The total number of global mobile subscribers is expected to become 5.7 billion by 2023, which is 71 percent of the population.

Create a list of media planning objectives

While many might say that it’s best to narrow down on one objective, the truth of the matter is that there will be many. In some cases, several objectives might branch out of one. In other cases, several seemingly unrelated objectives might eventually meet at one.

One of the primary objectives should be to strengthen cross-team collaboration. Research has shown that of 95 teams in 25 leading corporations, 75 percent of cross-functional teams are dysfunctional because of the lack of clearly defined goals, which ultimately limits the level of success across numerous fronts.

All media strategies will have more depth when properly contextualized with all other relevant components of the marketing strategy. Another objective would be to improve the media distribution timeline in such a way to ensure content is shared in an efficient and timely manner for relevancy.

These join forces in the implementation of media campaigns for social networks that require a streamlined content creation process and pre-scheduled posts.

There are many points to factor (and also research) while listing out objectives and goals, including the following:

  • Communication and media channels to utilize
  • The target market for different channels and/or campaigns
  • Level of exposure for each marketing channel (reach and frequency)
  • Demographics and geographic coverage
  • Budget considerations, allocation, and management
  • Style and creative element, as different mediums require different approaches

Make use of media planning templates

There are many types of media planning templates for different types and parts of the media planning process, from editorial calendars, to social media calendars, to advertising templates, to media design templates, and so much more. These can be created from scratch, or even downloaded from the Internet for immediate usage or inspiration.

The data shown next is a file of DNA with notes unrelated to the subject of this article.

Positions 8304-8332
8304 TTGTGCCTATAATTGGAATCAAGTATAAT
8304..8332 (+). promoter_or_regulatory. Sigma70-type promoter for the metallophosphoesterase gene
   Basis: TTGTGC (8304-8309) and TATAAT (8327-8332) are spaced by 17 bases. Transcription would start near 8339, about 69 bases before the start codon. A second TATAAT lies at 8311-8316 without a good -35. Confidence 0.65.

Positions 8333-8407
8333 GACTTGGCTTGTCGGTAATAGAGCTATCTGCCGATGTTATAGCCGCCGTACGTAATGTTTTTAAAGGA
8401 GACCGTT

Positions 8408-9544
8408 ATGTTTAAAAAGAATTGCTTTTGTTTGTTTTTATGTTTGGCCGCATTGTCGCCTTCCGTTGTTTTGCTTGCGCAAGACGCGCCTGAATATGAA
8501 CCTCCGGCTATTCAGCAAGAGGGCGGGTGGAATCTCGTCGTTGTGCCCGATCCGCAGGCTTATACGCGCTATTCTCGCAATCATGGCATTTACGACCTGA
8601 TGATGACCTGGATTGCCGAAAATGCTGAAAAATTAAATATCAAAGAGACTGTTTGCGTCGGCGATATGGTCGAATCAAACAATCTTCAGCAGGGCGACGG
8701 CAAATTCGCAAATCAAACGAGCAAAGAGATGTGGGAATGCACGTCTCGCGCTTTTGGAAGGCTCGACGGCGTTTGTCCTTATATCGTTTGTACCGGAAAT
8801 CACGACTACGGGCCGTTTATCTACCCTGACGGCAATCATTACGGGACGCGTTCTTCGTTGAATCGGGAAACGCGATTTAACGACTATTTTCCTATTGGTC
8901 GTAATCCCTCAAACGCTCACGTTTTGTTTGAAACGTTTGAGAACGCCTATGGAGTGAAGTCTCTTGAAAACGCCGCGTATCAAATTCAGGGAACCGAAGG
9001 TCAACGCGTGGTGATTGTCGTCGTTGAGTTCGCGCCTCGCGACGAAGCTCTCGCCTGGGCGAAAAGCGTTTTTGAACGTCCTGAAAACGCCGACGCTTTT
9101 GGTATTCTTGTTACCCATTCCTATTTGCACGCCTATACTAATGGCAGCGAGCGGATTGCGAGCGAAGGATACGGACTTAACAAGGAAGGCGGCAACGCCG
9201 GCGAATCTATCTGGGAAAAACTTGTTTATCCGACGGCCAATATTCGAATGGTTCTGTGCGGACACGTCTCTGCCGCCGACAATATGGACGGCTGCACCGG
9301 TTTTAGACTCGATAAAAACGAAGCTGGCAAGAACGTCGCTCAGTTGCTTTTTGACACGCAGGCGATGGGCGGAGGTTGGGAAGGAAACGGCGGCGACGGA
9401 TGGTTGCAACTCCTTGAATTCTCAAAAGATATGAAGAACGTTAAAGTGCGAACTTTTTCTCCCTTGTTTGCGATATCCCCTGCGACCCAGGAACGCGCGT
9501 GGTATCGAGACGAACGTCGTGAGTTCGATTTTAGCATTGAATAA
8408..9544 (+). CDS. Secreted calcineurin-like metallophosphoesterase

The point is that the content of each template ultimately needs to be unique to the organization. The filled templates must help the users of it, whether internal or external, be as efficient and effective as possible through each coordinated effort across all channels.

Collaboratively implement the media plan

Before implementing the media plan, it is important to ensure all parties have all the necessary materials, credentials, access, and information as needed to properly execute the plan. It would also be useful to provide a list of people to contact for specific needs, as well as the details for one central person who can answer general questions on the media plan.

Data silos would prove to be obstructive when it comes to any kind of marketing/sales initiative, especially media planning.

However, it is still far too common in large organizations- 83 percent of executives claim their organizations have silos, and that 97 percent of them are aware that it has a negative effect. Silos disrupts and complicates workplace communications, thereby planting a seed of inefficiency.

Determine how to evaluate success

Countless variables go into media plans, each of which have their own measures of success. In some cases, the goals may solely be an increase in reach, while in others it may be conversions, engagement, or revenue. Sometimes success could be a little more tricky to measure, such as when the goal is to increase brand sentiment.

The best way to measure success of each campaign would be directly tied to each specific goal, the teams that worked on it, and the value to be derived from the media.

As you go through the process of media planning, remember that some campaigns will be more/less successful than others, and there is no such thing as failure so long as lessons are learned from it.



This article was first published on Click Z on December 22nd, 2020:

Fool-proof tips to make media planning more approachable than ever